Tuesday, April 19, 2011
Jonah Hex, written by William Farmer, Mark Neveldine and Brian Taylor, based on the DC Comics character created by John Albano and Tony DeZuniga, directed by Jimmy Hayward, starring Josh Brolin, John Malcovich, Megan Fox and Will Arnett (2010): This movie is staggeringly bad in an almost giddy way. Good actors, a number of whom I didn't know were in the movie until I saw the closing credits (I'm looking at you, Michaels Fassbender and Shannon!), really have nothing to work with but dreadful dialogue and inept staging.
This may be the longest 81-minute movie in history. It bears almost no resemblance to its excellent comic-book source, which was really, when it started in the 1970's, an attempt to translate a spaghetti Western into a mainstream comic book. That effort succeeded, and a pretty good Hex book is on the comic stands even now. But this thing...Holy Fuck! Pardon my French!
But it is fascinating. For one thing, I really came to believe by the end of the movie that we were looking at several different screenplays from which scenes had been pulled at random, filmed, and then assembled hastily. One movie seems to have been based on the Wild Wild West TV show and much-later Will Smith movie, giving us a steampunky Old West in which villainous Confederate General Malcovich plans to destroy Washington, DC on the night of America's centennial with a doomsday machine Super Cannon created for the U.S. government by Eli Whitney, who also created the Cotton Gin; Jonah Hex has his own anomalous high-tech guy make crazy-ass, future-looking weapons for him like a 19th-century Batman.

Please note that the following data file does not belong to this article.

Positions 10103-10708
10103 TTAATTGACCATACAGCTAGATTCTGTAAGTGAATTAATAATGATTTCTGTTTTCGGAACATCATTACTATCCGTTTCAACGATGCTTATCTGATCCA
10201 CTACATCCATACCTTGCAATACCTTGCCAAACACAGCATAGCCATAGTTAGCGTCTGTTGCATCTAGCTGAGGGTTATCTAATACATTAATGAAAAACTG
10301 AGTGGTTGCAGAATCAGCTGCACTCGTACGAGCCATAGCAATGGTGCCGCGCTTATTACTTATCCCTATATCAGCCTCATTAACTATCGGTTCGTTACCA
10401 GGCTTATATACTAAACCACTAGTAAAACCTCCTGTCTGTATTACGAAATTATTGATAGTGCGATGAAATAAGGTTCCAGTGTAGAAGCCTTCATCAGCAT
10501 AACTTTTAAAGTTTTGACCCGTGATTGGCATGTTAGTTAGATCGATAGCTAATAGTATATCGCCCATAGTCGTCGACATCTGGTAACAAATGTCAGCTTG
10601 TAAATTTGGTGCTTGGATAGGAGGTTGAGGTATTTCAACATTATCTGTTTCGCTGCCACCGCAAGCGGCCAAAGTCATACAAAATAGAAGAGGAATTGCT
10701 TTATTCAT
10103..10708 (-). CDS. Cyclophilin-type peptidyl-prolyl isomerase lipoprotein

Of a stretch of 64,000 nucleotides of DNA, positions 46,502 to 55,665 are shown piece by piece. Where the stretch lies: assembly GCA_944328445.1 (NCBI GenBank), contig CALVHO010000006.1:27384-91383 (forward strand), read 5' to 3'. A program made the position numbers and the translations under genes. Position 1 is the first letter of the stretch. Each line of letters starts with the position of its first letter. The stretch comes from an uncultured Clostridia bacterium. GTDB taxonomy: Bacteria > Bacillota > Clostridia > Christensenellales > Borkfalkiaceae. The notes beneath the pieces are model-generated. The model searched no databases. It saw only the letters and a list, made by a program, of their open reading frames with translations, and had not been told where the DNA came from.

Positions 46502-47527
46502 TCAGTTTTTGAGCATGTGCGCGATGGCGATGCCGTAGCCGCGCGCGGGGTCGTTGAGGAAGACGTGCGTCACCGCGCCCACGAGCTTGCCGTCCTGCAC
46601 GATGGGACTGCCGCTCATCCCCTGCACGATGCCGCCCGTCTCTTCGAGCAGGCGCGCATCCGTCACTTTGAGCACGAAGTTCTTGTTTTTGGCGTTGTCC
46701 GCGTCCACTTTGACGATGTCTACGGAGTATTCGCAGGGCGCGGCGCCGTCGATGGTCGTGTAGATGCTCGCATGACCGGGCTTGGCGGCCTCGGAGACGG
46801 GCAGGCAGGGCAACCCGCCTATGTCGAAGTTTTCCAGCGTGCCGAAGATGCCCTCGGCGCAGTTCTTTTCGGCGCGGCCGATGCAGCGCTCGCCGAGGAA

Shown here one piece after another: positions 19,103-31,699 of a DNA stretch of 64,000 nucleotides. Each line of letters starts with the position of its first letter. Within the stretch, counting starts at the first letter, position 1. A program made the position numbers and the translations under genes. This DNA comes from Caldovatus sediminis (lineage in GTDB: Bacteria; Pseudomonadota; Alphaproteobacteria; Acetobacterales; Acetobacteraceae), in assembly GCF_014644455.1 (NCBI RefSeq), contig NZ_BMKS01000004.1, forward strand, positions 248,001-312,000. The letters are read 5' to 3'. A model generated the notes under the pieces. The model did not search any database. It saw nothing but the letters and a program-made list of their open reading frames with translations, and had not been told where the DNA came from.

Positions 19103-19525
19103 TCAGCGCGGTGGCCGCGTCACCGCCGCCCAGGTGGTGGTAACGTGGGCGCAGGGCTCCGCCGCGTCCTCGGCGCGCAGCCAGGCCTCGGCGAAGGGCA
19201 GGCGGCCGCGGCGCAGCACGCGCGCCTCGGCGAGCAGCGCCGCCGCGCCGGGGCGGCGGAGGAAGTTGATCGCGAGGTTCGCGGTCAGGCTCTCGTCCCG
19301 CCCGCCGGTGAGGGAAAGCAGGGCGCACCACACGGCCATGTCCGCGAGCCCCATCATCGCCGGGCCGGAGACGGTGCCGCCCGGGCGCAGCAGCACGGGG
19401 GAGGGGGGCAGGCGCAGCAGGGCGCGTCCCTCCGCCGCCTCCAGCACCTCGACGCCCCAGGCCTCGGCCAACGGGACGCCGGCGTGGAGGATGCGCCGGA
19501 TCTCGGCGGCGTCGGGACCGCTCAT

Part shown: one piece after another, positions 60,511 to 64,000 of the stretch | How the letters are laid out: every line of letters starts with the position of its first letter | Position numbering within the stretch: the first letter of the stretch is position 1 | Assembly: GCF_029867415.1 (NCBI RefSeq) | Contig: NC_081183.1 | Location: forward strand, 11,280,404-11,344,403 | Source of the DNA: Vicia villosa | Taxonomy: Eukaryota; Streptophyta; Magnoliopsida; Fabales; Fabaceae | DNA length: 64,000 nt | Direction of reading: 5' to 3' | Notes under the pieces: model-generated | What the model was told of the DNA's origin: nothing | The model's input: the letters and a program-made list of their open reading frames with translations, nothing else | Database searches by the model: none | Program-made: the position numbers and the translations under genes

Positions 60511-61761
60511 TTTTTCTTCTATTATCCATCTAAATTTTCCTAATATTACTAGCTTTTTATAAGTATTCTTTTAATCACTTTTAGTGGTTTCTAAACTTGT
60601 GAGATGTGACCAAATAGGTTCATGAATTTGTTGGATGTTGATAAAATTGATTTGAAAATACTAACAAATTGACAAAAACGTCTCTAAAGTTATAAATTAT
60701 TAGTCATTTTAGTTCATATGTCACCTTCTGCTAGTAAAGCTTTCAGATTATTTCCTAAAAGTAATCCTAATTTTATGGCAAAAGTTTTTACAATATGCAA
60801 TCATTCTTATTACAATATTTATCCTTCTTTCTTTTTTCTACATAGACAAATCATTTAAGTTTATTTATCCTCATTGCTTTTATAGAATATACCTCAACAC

In another, scarred bounty hunter Hex (Brolin) tracks down killers in the Wild West in the 1870's. In another, Hex has magical powers that allow him to bring the dead back to life so he can get information from them (Pushing Daisies, anyone?). And in yet another movie, Hex has a loveable dog sidekick who vanishes and reappears depending on which script the film-makers are using at that point. Megan Fox's colossal fall from Fanboy starlet to has-been continues apace here -- she neither looks nor sounds like a prostitute from 1876, and her role is kept pretty minimal to hide her ineptitude.
What else? Flashbacks and confusing dream sequences, sometimes cut right into action sequences for added confusion; recurring flashbacks of the same scene; a badly animated opening sequence that condenses Hex's history so that we can get the stuff actually derived from comic books out of the way; Will Arnett as a weinery Union lieutenant; a ridiculously miscast Aidan Quinn as President Ulysses S. Grant; a climactic sequence that occurs entirely at night because the movie doesn't have the budget for a CGI climax one can fully see; a totally out-of-left-field use of Native Americans; almost no attention to Hex's actual backstory from the comic books. Choppy, confusing editing. But it's short! Really not recommended.